Rhys was only 12 weeks old when he was diagnosed with TSC. We were blissfully unaware of the chaos that was about to explode in our lives. As far as we knew Rhys was a healthy baby boy, and then at 12 weeks old he suffered a huge two hour seizure. Luckily, my eldest son Tyler had woken in the night which alerted me to check on Rhys who I found blue and unresponsive in his cot. By the time we arrived at the hospital he was hypothermic and barely breathing. It was the most frightening day of my life.
Tests were quickly carried out on Rhys, to determine the cause of this seizure and it quickly became apparent something serious was wrong. I will never forget feeling so vulnerable, alone and frightened when the doctors came into our cubicle to tell us the bad news. Rhys had tuberous sclerosis complex. I hadn’t even heard of this condition! I had so many questions but was so overwhelmed; I couldn’t even take in the answers. I will never forget that day for the rest of my life; our perfect little world fell to pieces.
Seven years later the battle against this cruel disease doesn’t get any easier. Rhys suffers severe epilepsy, development delays, autism, adhd and behaviour problems all at the hands of TSC. He also has tumours on his brain and kidneys and takes a cocktail of medications to try and ease his difficulties. Unfortunately, after trailing many different anti-epileptic drugs for Rhys, we have been unable to gain any form of control for his seizures. As a result he has had investigations for brain surgery to try and find a focal point for his seizures, in the hope that this could be removed. Sadly, after all these tests Rhys isn’t a candidate for brain surgery as his seizures have multiple focal points. This was obviously devastating news that once again, Rhys couldn’t be helped.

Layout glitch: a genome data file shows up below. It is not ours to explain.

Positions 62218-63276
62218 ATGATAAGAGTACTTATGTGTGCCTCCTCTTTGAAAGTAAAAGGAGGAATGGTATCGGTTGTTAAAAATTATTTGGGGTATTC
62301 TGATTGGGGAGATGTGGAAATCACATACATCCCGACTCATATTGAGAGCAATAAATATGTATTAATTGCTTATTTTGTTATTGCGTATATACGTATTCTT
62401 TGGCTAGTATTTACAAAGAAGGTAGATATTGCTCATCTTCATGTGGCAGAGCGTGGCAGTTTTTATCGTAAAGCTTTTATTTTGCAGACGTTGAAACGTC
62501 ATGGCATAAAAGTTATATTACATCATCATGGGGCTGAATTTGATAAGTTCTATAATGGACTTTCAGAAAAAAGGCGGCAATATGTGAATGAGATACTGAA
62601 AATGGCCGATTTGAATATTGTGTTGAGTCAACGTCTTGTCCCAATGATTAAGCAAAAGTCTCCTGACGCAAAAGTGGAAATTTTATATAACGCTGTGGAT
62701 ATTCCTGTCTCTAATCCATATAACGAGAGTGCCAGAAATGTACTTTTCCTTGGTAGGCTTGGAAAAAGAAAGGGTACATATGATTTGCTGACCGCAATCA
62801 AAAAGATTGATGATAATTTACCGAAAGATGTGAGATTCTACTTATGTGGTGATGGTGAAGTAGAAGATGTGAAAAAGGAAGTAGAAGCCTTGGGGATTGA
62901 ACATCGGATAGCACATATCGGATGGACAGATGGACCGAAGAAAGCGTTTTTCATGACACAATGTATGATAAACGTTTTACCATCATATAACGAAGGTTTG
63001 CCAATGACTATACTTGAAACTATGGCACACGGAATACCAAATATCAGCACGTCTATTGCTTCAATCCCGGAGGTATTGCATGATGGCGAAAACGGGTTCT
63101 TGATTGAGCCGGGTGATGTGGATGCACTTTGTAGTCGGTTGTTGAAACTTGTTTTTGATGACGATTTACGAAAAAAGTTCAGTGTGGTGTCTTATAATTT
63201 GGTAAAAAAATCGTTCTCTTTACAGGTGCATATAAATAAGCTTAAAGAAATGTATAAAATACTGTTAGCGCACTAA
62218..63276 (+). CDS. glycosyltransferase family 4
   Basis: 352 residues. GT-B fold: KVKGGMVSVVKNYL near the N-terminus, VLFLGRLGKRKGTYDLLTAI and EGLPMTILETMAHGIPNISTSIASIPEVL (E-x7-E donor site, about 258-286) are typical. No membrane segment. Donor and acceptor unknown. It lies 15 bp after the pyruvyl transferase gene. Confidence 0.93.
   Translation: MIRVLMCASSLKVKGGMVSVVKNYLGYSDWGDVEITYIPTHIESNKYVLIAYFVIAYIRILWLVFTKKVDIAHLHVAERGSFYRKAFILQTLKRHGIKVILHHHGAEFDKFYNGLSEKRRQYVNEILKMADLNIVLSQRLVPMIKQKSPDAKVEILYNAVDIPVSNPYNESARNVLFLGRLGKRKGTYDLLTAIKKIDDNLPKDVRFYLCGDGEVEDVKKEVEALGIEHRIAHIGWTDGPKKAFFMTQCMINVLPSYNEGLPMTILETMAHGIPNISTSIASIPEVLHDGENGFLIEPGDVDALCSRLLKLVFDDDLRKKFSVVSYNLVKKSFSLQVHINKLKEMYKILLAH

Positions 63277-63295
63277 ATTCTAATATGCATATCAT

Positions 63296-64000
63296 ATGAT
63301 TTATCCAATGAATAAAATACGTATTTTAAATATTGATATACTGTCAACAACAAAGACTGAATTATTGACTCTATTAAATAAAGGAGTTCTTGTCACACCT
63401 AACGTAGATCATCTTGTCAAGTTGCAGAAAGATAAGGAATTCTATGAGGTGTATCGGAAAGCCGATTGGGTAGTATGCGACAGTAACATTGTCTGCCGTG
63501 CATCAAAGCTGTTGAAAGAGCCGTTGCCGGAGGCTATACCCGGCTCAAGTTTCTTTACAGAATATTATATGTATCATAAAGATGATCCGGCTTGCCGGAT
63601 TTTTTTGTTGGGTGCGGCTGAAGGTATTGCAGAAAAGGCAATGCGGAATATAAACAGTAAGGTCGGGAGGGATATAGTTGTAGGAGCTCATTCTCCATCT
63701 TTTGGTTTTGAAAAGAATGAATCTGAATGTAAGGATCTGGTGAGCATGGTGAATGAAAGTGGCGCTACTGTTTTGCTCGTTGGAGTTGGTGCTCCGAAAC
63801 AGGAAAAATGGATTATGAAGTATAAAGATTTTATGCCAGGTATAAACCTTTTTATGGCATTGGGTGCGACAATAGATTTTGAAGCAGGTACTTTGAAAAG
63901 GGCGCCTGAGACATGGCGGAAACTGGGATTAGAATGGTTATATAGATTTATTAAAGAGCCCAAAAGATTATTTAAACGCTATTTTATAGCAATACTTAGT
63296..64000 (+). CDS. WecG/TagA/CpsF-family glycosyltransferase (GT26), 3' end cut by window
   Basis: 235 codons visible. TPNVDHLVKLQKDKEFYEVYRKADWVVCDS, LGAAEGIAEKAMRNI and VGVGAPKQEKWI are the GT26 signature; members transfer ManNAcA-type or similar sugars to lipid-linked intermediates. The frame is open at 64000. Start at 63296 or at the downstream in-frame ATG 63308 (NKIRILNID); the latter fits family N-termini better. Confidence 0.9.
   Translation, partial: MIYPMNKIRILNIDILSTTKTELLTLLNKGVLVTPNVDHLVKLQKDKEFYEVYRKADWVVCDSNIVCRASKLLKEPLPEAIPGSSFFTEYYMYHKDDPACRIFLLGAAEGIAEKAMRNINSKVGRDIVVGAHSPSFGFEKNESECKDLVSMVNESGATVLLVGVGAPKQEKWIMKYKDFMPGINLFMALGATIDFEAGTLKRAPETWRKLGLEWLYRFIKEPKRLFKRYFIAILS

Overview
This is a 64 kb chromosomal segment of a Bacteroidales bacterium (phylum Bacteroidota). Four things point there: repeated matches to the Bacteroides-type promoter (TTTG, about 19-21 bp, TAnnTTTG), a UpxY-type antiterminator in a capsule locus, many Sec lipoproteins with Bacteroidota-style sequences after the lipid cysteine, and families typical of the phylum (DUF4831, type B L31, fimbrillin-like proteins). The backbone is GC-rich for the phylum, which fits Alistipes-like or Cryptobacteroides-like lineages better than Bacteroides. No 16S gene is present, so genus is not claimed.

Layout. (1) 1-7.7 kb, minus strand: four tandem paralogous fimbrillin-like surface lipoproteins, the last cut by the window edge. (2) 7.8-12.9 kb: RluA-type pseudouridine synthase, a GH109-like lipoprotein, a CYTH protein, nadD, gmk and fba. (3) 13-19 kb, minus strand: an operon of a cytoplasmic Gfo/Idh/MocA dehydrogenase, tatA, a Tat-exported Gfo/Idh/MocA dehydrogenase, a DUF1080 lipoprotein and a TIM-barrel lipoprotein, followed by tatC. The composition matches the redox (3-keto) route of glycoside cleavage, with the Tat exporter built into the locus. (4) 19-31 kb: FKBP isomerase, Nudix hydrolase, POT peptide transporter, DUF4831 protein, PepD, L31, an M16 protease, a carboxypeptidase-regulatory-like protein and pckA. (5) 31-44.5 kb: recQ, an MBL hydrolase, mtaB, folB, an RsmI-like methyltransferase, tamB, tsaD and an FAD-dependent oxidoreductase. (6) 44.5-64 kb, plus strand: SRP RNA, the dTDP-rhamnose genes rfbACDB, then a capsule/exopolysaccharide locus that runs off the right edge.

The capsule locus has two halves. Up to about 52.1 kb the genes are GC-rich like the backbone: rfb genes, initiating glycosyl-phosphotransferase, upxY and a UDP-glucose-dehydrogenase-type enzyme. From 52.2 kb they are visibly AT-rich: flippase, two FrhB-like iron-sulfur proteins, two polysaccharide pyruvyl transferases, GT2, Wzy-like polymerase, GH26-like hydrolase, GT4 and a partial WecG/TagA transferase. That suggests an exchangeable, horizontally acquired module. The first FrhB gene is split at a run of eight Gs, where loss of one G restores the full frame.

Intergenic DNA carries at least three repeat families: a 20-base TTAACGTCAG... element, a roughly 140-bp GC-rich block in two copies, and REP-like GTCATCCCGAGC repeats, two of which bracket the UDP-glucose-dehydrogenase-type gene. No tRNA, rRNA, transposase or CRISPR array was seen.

Rhys is currently on a clinical trail to help assess a new medication, with the hope it will be able to shrink his tumours and improve his epilepsy and overall quality of life. He is having to go on frequent visits to a hospital 3 hours away from us, which is sometimes on a weekly basis, having to endure blood tests which is extremely upsetting for him. Hopefully the results will be worthy of this commitment.
Rhys may have tuberous sclerosis, but tuberous sclerosis doesn’t have Rhys. He is a smiling, happy, courageous little boy and although TSC has such huge implications on his life, he doesn't let this phase him at all.